The moon is shrinking.  What are the implications for astronauts?

What is the diameter of the moon? If you want to provide the size with metric accuracy, you will face a difficult task. Not only because our natural satellite is not a perfect field. There is also another problem. It turns out that the moon is shrinking.

Yes, your eyes are not deceiving you. Scientists have reached this conclusion, which is that the size of the moon is decreasing. The moon is not the only celestial body that undergoes such a process. The same applies to mercury. The reason is the slow cooling of the interior of these celestial bodies. It is a process that occurs on a geological scale, over hundreds of millions of years.

In theory, it should not matter to us whether the Moon was a little larger and is now a little smaller. Because “back in the day” was the time of the dinosaurs. Also, the change in the distance of the Moon from the Earth did not cause any disasters on Earth during the existence of our civilization. In the end, the day will be much longer because of this, but that won't be our problem. But what about deflation?

The circumference of the moon is decreasing. About 45 meters in several hundred million years

Changing the Moon's circumference by several tens of meters does not seem to be a big change. Although our natural satellite is smaller than Earth, it has an equatorial circumference of about 11,000 km. What could a 100,000 percent change cause? It turns out a lot.

The Moon's crust is not elastic and the shrinkage of the Earth's surface causes stress. Cracks form in the Earth's crust, which is clearly visible in images taken by Earth's orbital vehicles. From its appearance, in 2019 it was already deduced how dynamic this phenomenon is. This information, supported by data from seismometers left on the surface by Apollo astronauts, has now allowed further conclusions.


Lunar slope, a place formed as a result of seismic activity associated with the contraction of the Moon.

Lunarquakes are the result of the contraction of the Moon. Their source is directly from new emerging cracks, but also, as on Earth in the case of tectonic plates, the overlapping of previously separated parts of the crust.

Of course, it is not only the contraction of the Moon that causes earthquakes, but also tidal effects from the Earth. However, the latter mainly causes deep and not very strong shocks. The strongest force recorded corresponds to a force of about 5.5 on the Richter scale, so it would have been felt strongly on the ground.

How can lunar earthquakes threaten astronauts?

Good. We have earthquakes on the Moon, as well as on Mars, and perhaps even on Mercury. This would mainly be a scientific curiosity, if not because we want to colonize the Moon in the not too distant future. The places where seismic activity is particularly strong are the southern regions of the Earth. The strongest lunar earthquakes on record were associated with the shelf near De Gerlach crater, 60 km from the Moon's south pole. These are the areas where Artemis III astronauts would like to go in the future. In the video below, the potential landing sites coincide with the locations of earthquakes from several decades ago.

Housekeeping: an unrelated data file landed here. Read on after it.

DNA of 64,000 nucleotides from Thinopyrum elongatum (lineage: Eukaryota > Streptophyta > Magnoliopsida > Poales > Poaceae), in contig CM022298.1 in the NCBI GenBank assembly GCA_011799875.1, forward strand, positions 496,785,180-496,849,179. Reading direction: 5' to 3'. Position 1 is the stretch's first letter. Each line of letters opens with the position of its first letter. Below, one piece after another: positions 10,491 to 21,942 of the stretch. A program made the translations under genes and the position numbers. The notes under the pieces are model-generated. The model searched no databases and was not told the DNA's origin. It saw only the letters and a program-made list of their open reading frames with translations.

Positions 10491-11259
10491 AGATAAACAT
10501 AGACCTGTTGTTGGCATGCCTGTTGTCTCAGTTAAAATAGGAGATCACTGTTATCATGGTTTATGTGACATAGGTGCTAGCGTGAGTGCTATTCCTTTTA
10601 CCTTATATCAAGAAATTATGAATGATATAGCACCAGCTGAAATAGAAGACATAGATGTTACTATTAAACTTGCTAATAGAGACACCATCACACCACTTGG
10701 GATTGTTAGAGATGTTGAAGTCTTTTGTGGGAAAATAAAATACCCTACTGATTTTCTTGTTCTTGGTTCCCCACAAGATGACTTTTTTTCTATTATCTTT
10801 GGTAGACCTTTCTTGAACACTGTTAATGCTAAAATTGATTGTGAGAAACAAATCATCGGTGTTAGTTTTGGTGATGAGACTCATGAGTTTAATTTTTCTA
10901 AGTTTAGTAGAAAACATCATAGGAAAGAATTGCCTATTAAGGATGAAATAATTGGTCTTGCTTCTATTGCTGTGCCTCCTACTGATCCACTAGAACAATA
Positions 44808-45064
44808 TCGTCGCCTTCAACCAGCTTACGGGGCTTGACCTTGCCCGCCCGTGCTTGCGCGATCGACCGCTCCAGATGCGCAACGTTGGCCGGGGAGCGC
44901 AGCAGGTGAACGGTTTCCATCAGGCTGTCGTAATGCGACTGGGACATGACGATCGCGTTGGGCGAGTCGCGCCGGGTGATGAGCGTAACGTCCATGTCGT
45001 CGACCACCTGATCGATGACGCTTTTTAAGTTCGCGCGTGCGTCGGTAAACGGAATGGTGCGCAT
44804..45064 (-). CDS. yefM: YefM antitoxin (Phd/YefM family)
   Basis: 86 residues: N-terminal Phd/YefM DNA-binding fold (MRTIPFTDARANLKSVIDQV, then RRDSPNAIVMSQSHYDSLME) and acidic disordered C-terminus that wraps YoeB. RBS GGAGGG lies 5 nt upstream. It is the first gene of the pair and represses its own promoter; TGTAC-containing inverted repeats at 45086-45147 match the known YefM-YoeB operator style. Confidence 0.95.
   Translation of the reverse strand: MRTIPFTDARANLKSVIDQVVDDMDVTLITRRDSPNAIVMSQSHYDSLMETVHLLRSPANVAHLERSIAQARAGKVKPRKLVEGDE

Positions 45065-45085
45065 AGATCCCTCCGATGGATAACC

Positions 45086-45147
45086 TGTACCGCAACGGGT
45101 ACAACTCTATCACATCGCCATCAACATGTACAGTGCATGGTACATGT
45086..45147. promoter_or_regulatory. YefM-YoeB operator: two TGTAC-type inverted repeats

Of course, there is nothing to fear in the short term, but who knows if an unlucky lunar earthquake will occur during people's stay on the moon. Thus, for the many problems related to the construction of human lunar habitats, there is a further need to ensure resistance to the possible consequences of earthquakes. On the ground, construction leakage wouldn't be a problem. On the moon it could be a matter of life or death. And not just because of the shocks, but because of what they can cause in the long term.

Choosing a place for long-term residence on the moon is not easy. It is necessary to conduct seismic studies on our natural satellite to determine where the quietest place is.

So far, statistics on lunar earthquakes, especially those whose sources are located close to the surface, show how serious the problem is. On Earth, such an earthquake lasts for a short time, and aftershocks may occur, but they are not long-lasting. However, on the Moon, the duration of an earthquake is measured in hours. If a particular residential or technical structure is to be resistant to damage, it must withstand long-term shocks. Its structure must be resistant to the earthquake itself, but also to landslides caused by earthquakes.

The latter could be very dangerous, as explained by Nicholas Schmer, co-author of a research paper proving the moon's contraction and the connection of this process with shallow seismic activity. He points out that the surface of the Moon, which is constantly bombarded by asteroids, consists of highly processed materials ranging in size from microscopic particles to rocks. However, this material is not well bonded which poses a risk. In the area of ​​Shackleton Crater, roughly at the Moon's south pole, it is particularly high.

Source: NASA, information. king

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